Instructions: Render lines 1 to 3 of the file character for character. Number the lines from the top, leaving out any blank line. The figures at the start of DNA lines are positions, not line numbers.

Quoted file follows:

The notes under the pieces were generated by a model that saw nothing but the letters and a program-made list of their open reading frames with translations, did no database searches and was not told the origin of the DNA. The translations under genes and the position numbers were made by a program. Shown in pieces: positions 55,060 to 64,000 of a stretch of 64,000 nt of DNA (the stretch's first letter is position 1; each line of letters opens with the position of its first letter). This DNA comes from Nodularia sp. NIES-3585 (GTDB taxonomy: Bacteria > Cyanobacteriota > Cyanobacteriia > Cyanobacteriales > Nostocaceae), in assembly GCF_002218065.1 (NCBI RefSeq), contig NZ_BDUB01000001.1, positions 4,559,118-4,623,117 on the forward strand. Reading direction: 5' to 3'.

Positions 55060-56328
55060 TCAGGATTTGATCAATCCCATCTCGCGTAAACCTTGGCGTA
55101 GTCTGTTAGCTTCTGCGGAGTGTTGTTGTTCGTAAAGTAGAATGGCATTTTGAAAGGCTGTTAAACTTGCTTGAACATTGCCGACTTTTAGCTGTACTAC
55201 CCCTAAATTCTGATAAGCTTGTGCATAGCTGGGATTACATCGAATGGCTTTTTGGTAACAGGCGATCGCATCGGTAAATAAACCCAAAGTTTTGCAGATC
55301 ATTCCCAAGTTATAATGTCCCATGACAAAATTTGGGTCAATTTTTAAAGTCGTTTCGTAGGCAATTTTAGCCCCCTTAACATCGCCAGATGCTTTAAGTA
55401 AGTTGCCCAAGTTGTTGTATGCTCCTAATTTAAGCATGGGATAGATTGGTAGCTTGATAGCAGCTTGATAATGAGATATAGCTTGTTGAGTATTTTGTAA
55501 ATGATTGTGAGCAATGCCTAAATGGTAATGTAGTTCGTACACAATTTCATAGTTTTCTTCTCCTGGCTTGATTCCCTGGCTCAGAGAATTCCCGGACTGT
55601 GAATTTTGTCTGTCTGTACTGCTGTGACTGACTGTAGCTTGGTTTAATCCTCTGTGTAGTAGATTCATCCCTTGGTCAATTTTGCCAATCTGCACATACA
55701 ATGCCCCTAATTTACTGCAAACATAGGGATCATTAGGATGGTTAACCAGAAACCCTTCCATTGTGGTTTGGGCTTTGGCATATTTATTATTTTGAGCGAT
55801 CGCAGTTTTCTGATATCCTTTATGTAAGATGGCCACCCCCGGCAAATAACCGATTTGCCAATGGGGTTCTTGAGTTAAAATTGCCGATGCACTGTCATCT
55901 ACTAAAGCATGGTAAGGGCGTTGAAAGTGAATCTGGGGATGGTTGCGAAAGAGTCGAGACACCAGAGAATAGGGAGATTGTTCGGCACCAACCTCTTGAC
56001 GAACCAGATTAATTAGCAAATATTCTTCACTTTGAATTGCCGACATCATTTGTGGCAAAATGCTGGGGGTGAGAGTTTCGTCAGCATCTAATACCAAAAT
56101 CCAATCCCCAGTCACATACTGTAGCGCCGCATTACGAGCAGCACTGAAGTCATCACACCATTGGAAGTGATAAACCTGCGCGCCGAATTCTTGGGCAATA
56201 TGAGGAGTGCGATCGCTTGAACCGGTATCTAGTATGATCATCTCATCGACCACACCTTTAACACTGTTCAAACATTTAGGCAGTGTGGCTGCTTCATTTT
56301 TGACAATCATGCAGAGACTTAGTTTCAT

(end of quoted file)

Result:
The notes under the pieces were generated by a model that saw nothing but the letters and a program-made list of their open reading frames with translations, did no database searches and was not told the origin of the DNA. The translations under genes and the position numbers were made by a program. Shown in pieces: positions 55,060 to 64,000 of a stretch of 64,000 nt of DNA (the stretch's first letter is position 1; each line of letters opens with the position of its first letter). This DNA comes from Nodularia sp. NIES-3585 (GTDB taxonomy: Bacteria > Cyanobacteriota > Cyanobacteriia > Cyanobacteriales > Nostocaceae), in assembly GCF_002218065.1 (NCBI RefSeq), contig NZ_BDUB01000001.1, positions 4,559,118-4,623,117 on the forward strand. Reading direction: 5' to 3'.

Positions 55060-56328
55060 TCAGGATTTGATCAATCCCATCTCGCGTAAACCTTGGCGTA